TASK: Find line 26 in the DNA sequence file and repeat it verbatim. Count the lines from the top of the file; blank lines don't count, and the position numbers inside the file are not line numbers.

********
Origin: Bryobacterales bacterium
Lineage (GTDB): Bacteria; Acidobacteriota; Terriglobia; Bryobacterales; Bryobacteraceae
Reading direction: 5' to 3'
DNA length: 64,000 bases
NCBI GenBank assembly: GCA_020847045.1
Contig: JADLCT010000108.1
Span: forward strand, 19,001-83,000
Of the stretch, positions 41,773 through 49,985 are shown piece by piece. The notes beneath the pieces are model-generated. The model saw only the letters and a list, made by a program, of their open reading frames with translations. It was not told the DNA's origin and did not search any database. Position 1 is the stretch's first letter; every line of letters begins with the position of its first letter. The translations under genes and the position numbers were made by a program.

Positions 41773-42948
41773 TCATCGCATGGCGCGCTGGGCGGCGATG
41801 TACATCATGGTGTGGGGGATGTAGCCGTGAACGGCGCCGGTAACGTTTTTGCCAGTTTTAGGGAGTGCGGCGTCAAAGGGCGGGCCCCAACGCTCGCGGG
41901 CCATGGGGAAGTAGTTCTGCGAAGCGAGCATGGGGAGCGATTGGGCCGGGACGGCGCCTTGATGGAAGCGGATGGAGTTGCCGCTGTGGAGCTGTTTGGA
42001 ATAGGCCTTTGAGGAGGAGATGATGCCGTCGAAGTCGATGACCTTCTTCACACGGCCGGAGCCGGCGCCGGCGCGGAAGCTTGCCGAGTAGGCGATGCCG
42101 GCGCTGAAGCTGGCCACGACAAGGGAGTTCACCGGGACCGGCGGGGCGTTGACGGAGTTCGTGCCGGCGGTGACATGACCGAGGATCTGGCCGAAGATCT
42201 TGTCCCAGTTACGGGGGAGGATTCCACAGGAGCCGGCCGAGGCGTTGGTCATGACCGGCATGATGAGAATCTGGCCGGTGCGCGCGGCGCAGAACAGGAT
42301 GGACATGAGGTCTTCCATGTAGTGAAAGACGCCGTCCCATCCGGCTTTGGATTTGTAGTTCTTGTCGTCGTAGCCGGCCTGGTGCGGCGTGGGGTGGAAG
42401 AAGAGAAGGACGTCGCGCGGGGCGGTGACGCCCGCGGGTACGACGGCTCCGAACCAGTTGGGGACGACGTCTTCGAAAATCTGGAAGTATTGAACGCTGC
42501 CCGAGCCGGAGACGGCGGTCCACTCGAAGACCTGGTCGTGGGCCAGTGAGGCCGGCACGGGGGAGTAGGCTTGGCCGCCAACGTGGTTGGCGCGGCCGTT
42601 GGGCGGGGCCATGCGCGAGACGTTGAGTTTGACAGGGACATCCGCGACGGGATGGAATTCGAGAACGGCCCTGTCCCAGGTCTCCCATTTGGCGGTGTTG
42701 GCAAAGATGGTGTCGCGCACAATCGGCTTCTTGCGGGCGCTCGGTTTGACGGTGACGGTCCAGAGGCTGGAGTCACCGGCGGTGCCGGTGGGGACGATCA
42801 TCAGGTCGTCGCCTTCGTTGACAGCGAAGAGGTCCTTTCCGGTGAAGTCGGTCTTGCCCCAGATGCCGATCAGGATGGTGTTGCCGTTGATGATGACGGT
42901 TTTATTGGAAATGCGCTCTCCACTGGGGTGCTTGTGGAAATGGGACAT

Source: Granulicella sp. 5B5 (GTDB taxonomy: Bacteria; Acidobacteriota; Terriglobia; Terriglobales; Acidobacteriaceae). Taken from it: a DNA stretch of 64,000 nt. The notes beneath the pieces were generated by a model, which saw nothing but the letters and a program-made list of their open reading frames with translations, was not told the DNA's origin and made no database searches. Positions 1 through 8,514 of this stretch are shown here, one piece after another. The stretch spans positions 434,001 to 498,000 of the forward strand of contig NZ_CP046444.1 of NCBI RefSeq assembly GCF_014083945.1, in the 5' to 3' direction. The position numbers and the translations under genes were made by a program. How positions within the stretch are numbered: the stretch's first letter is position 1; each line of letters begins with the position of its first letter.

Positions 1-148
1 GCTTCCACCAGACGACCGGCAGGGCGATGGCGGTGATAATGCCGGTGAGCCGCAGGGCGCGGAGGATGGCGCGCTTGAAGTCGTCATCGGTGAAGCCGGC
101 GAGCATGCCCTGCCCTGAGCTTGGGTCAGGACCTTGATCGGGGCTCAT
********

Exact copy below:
101 GAGCATGCCCTGCCCTGAGCTTGGGTCAGGACCTTGATCGGGGCTCAT